B is confounded with AC
C is confounded with AB
Use the 2IV41 design. No need to give up resolution with the same number of runs.0October 21, 2003 at 5:45 pm #91305If the power were the same between a fraction and a full factorial, for the same number of runs, then one would chose to run the full on the slight chance that the interaction effects (e.g., A*B*C) turned out to be significant. However, I believe that many times a fraction results in fewer total runs (though more replicates) than a full factorial of the same minimum power (above some threshold power, of say 0.90). This can be seen by exploring the example in Minitab Help for calculating power for a twolevel fractional factorial design.
0October 21, 2003 at 5:45 pm #91306Yes Gary,
At the risk of being too picky, they increase the precision not accuracy of estimating the experimental error.
It is almost always more efficient to add factors than add replicates to increase the power of the DOE. For example, it is better to run a 24 than to replicate a 23 because you will learn about an additional factor at the same cost (number of runs). The power of a 24 will be the nearly the same (depending on the residual degrees of freedom) as the power of a 23 replicated twice.
Experimental efficiency is getting the maximum information from each degree of freedom in a DOE.
Highest Regards,
Statman0October 21, 2003 at 6:22 pm #91308Hi Gary,
First of all, Minitab will never give you less than 2 replicates in the power and sample size calculation for a 2k factorial, and it will not allow the determination of power for an unreplicated design, so you can not compare the power of an unreplicated design to a replicated design in the Minitab. I dont know why but this is the way it is. What you can do in Minitab is compare replicated designs with different number of factors but hold the total number of runs constant and see that the power will stay the same. For example, lets compare 16 run DOEs with 3, 4 and 5 factors:
Power and Sample Size
2Level Factorial Design
Sigma = 1 Alpha = 0.05
Factors: 3 Base Design: 3, 8
Blocks: none
Center
Points
Per Block Effect Reps Power
0 2 2 0.9367
Power and Sample Size
2Level Factorial Design
Sigma = 1 Alpha = 0.05
Factors: 4 Base Design: 4, 8
Blocks: none
Center
Points
Per Block Effect Reps Power
0 2 2 0.9367
Power and Sample Size
2Level Factorial Design
Sigma = 1 Alpha = 0.05
Factors: 5 Base Design: 5, 8
Blocks: none
Center
Points
Per Block Effect Reps Power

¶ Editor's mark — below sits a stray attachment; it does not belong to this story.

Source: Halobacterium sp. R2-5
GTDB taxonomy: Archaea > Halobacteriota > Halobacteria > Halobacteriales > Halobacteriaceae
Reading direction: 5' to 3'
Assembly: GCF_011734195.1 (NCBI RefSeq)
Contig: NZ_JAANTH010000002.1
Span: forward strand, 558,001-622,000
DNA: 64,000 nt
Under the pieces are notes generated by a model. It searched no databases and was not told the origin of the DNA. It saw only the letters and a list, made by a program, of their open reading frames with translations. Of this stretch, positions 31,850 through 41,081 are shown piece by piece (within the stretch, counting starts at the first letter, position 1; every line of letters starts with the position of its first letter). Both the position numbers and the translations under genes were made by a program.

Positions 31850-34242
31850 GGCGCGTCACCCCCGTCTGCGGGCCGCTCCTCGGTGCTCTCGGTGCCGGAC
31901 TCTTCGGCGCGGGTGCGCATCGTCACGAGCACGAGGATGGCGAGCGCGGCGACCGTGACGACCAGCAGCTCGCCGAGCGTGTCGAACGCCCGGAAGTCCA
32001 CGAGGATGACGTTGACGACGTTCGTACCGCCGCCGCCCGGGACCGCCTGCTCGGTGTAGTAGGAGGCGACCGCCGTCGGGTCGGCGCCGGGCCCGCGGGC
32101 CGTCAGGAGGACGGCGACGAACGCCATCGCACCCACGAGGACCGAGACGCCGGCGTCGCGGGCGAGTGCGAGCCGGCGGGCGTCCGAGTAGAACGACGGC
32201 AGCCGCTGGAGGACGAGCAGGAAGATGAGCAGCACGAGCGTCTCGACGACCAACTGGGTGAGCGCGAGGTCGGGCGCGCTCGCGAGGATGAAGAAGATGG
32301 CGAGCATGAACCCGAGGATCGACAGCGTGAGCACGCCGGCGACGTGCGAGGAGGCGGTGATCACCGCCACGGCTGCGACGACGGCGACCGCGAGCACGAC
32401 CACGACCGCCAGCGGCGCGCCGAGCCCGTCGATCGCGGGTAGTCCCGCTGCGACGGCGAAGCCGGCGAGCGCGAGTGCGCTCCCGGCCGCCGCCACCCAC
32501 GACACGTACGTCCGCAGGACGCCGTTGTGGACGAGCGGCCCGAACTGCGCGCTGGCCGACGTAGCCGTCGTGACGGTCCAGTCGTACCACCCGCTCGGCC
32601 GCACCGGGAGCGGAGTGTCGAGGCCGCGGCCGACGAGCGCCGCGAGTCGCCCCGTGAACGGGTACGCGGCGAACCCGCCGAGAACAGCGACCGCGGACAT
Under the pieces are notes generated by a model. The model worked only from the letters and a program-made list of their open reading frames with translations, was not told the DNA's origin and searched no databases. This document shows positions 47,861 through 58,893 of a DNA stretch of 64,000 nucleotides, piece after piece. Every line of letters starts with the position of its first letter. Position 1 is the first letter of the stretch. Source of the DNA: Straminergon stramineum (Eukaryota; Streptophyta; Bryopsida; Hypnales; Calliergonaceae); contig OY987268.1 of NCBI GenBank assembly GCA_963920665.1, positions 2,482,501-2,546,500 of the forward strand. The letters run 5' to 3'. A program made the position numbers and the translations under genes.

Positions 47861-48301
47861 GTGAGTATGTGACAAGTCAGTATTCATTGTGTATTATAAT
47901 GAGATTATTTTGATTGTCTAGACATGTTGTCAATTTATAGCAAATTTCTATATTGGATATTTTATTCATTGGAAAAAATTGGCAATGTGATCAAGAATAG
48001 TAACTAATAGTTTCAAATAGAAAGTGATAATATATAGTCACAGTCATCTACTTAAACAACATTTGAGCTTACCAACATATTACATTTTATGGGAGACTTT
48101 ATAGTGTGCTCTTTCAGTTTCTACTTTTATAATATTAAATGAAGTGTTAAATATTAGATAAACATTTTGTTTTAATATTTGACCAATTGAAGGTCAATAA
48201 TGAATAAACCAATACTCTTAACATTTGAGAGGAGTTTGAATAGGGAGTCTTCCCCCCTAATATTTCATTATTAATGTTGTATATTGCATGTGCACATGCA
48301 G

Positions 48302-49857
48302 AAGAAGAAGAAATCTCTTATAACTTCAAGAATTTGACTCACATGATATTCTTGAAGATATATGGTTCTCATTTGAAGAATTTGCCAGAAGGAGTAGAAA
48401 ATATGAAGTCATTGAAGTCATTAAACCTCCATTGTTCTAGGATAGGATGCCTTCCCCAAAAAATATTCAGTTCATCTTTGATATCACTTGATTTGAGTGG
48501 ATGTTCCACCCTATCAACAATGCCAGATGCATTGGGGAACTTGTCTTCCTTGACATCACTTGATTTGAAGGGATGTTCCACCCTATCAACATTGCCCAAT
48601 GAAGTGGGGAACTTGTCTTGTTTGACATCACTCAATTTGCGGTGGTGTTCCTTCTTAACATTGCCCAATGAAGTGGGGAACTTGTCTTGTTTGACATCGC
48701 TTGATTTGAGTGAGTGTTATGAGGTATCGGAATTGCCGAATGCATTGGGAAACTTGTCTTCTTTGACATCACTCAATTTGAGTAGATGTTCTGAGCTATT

0 2 2 0.9367
As you can see, the power remains the same even though I have looked at a full factorial, a resolution 4 design, and a resolution 3 design.
As you can see, for a balanced 2K factorial design, the power depends on the total number of runs in the experiment since the standard error of the experiment is equal to 2*s/sqrt(N) where N is the total number of runs in the experiment.
To be precise, I should have said that the power will be nearly the same depending on the number of degrees of freedom that are used to calculate the experimental error. In most cases, that number will close to the same.
Regards,
Statman0October 21, 2003 at 7:10 pm #91311
GabrielParticipant@Gabriel Include @Gabriel in your post and this person will
be notified via email.Statman, please help me understand the following: (keep in mind that DOE is not my strong side)
1) If you do no replicates, then the degrees of freedom you have left for the error is zero. I only know some approximate approaches to use DOE in those circumstances (to visually find outliers in a line fitting, pulling up, taking the MS of the interactions as experimental error, etc). Then, what would be what you call “the power of an unreplicated design”?
2) I understand the difference between repeats and replications (basically, the replication will incluthe all the variation included in the repetitions plus the between setup variation (if there is any) which, by the way, would be a special cause of variation, and hence a sign that we are in front of an unstable process). Now, how is this difference between repetitions and replications taken ointo account in the mathematical construct of the DOE? If you take into accoun repetitions as “more data”, then they will be adding degrees of freedom, just as replications. If, as someone suggested, you average the results of repetitions and take them as a single data, then if you make no replications we would be in case 1) (no degrees of freedom left for the error), and if you make replications, you are fakely reducing the experimental error because of the averaging. So the significance level wold not be the significance level and the power would not be the power.0October 21, 2003 at 8:05 pm #91312Gabriel –
I agree that there is no mathematical difference in repetitions and replications. How does the analysis technique KNOW that the results are repeats versus replicates? Must be some kinda smart analytic technique! It does not know the time history;only the numeric values. The analyst might detect it in a resdiual analysis but not the technique itself.
I think what is important is that repeats only include analytic estimate of error (see BHH section 10.6 , pg 319 of 1st edition). The estimation of total experimental error requires genuine replicates be made as George B. says in the cited reference.
I disagree with you on special cause :
“the replication will incluthe all the variation included in the repetitions plus the between setup variation (if there is any) which, by the way, would be a special cause of variation, and hence a sign that we are in front of an unstable process).”